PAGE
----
Death & Dying...
I guess we all are. Dying that is. Every day we live, we also move closer to death. None of us knows when it will happen. Some of us may be given signs, health issues that forewarn us of the end coming. But most of us, live our days, knowing death can come at anytime even though this truth we avoid with all that we are. It doesn’t change the truth, but it does allow us to live as though death is not always breathing down our necks.
My friend’s mom died yesterday. She was sick and older and had literally been dying for at least twenty years. Regardless of how much we all knew that it was just a matter of time, my friend’s mom’s death still landed hard. Perhaps because my own parents’ health has been in issue lately. My mom recovering from her hip replacement and my dad currently in the hospital. Perhaps mortality just landed harder because I, too, am older and moving ever closer to the end.
My friend has now lost both of her parents within five months of each other. She said that she was now an orphan but the truth was that she has been on her own for most of her life. The fact that they are now gone, just a final punctuation mark in her life. Painful. Hard. Grievous.
As I watch her attempt to navigate the very painful and murky waters of grief, I feel somewhat torn apart also. Partly for her, her loss and her suffering. But also just because I too feel so adrift in this life. So much stuff is going on right now, in the world, in my home, in my life that is different. That is changing. I feel unmoored and a bit lost, so thinking about death and dying is super hard to take in right now. And all the while, I can’t separate these thoughts from my living. I think about it all, all the time.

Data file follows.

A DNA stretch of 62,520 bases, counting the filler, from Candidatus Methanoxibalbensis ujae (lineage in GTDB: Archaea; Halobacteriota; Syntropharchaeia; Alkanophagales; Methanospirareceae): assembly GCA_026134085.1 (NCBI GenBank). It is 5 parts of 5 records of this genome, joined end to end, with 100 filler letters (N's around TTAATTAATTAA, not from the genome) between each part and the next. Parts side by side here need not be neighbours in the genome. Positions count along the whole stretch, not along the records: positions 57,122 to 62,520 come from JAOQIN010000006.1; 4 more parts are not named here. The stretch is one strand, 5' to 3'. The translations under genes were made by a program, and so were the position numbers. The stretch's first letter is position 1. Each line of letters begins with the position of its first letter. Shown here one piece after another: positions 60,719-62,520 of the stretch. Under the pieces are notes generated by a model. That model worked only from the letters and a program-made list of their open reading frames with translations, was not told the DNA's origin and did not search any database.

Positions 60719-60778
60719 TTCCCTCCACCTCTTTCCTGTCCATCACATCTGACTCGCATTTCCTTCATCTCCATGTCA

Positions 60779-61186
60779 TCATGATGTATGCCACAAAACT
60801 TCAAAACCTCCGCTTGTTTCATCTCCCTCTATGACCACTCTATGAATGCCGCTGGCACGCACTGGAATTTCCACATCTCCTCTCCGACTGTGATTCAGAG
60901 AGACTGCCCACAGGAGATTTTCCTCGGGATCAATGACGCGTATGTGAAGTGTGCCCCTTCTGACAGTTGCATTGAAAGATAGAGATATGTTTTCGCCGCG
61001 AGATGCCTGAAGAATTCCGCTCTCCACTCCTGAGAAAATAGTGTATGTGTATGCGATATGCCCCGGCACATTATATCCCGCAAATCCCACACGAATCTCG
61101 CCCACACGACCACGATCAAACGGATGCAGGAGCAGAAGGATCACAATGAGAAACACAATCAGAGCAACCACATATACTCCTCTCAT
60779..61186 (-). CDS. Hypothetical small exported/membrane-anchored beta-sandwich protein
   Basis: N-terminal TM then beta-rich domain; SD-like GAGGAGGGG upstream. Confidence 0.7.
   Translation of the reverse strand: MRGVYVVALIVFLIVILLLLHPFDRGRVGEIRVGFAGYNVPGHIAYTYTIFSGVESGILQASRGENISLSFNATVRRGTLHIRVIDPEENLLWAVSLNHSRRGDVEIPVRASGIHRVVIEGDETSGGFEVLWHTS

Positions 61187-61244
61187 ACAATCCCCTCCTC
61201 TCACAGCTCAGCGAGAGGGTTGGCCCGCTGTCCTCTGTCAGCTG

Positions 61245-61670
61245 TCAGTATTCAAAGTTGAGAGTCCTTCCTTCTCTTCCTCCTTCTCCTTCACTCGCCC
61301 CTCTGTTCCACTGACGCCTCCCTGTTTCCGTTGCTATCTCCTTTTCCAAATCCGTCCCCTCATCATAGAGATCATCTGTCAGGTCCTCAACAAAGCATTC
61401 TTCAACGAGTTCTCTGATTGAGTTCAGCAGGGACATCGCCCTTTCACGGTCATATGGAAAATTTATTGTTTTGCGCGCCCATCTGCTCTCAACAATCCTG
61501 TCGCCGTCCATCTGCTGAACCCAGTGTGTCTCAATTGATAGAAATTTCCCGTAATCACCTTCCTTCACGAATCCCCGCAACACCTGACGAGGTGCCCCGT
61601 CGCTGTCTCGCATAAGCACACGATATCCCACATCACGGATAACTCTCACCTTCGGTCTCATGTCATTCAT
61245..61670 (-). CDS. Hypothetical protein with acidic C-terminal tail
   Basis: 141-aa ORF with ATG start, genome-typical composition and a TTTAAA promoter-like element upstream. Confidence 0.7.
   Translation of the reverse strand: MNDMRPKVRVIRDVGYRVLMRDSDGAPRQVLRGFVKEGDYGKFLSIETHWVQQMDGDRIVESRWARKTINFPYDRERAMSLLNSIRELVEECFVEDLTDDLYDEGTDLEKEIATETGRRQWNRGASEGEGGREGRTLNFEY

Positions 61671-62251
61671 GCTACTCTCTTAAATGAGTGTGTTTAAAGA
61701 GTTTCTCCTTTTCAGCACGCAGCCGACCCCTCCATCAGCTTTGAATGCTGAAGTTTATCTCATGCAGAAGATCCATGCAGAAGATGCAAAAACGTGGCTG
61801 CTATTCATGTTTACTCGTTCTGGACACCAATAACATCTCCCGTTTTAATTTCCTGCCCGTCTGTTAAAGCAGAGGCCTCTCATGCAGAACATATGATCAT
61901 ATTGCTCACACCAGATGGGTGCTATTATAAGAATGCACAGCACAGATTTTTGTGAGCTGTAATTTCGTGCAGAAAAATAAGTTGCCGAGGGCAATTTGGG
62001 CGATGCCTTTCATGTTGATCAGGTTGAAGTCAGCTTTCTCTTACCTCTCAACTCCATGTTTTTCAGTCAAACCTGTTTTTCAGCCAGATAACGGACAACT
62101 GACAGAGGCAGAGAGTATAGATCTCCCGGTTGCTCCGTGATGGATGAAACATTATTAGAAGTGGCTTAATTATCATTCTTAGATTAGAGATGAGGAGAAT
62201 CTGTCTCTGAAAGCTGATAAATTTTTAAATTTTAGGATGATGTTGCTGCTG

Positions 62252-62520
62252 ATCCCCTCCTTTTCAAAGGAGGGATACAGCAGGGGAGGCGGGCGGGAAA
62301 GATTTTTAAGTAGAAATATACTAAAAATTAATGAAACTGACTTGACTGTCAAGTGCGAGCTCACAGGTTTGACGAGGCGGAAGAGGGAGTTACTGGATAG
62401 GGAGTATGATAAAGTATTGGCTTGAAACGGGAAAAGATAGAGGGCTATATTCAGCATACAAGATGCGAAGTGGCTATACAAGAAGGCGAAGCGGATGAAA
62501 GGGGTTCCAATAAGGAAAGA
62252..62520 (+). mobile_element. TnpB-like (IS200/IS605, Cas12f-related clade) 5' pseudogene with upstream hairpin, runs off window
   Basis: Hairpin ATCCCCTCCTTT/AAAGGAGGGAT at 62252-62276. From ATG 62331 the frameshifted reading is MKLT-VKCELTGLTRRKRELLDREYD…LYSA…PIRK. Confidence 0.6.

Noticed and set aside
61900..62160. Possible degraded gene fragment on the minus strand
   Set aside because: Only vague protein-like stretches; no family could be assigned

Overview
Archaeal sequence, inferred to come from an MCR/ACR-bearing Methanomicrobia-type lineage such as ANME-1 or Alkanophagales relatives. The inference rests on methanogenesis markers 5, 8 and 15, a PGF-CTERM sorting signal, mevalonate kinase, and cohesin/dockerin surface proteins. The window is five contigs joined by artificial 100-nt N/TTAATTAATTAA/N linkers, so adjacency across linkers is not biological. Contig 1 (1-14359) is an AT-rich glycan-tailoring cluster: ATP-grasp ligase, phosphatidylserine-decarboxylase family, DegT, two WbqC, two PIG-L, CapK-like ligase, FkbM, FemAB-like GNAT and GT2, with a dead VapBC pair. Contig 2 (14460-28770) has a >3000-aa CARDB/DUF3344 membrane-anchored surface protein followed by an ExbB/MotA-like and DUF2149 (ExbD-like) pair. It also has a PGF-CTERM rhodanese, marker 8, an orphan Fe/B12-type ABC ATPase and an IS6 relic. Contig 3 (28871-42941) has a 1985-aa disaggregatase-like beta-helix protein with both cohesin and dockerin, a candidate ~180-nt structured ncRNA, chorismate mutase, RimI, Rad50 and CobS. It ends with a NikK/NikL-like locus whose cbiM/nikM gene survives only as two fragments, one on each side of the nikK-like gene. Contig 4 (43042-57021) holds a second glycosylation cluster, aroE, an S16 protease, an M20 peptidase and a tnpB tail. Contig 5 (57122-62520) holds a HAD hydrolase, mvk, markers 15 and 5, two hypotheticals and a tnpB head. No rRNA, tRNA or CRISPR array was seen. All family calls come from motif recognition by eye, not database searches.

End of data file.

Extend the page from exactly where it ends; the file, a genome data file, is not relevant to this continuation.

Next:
I worry about the death of my children, keeping my teens safe from themselves and stupid choices they make because they are young and impulsive. The death of my parents because, let’s face it, they are closer than they have ever been. My own death because I worry about my parents and kids and what would happen if I were not here for them both. It isn’t a very cheery subject but it is what is on my mind lately. A quiet resistance to the entire process, this life process that always exist with the threat of death over every sublime moment.
I think that if we were more willing to talk about it, to allow death’s nearness to us, to permeate us, then we might be more alive in these moments of our lives. It is death’s constantness that provides us the motivation to live better, cleaner, freer, with more love and less hate. Take one look at any news footage from the Ukraine and you are delivered immediately to death, destruction and an enormous appreciation for your life.
And yet, we still live like we are not free. Somehow we all seem to get caught up in things that are not important, people who do not love us, friends that really care for us little. We go for the shiny, replaceable instead of valuing that which is true and deep and real. Well, at least I have, I won’t drag you all down with me.